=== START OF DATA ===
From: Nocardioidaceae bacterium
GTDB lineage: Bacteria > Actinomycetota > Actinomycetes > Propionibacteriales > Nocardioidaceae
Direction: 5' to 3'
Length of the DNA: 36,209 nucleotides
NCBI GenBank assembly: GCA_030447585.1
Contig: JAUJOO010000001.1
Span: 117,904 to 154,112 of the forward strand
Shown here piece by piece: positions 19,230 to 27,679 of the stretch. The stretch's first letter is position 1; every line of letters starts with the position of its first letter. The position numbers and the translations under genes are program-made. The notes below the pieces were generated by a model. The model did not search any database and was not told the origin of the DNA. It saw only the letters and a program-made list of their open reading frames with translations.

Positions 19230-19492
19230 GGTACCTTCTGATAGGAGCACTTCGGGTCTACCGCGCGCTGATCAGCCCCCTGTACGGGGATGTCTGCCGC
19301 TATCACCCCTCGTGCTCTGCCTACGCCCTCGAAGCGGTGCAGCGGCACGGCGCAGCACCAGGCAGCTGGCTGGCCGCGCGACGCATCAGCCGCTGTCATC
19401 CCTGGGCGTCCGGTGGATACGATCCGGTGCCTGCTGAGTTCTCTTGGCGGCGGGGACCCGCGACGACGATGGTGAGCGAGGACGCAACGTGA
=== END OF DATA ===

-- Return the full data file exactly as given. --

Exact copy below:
From: Nocardioidaceae bacterium
GTDB lineage: Bacteria > Actinomycetota > Actinomycetes > Propionibacteriales > Nocardioidaceae
Direction: 5' to 3'
Length of the DNA: 36,209 nucleotides
NCBI GenBank assembly: GCA_030447585.1
Contig: JAUJOO010000001.1
Span: 117,904 to 154,112 of the forward strand
Shown here piece by piece: positions 19,230 to 27,679 of the stretch. The stretch's first letter is position 1; every line of letters starts with the position of its first letter. The position numbers and the translations under genes are program-made. The notes below the pieces were generated by a model. The model did not search any database and was not told the origin of the DNA. It saw only the letters and a program-made list of their open reading frames with translations.

Positions 19230-19492
19230 GGTACCTTCTGATAGGAGCACTTCGGGTCTACCGCGCGCTGATCAGCCCCCTGTACGGGGATGTCTGCCGC
19301 TATCACCCCTCGTGCTCTGCCTACGCCCTCGAAGCGGTGCAGCGGCACGGCGCAGCACCAGGCAGCTGGCTGGCCGCGCGACGCATCAGCCGCTGTCATC
19401 CCTGGGCGTCCGGTGGATACGATCCGGTGCCTGCTGAGTTCTCTTGGCGGCGGGGACCCGCGACGACGATGGTGAGCGAGGACGCAACGTGA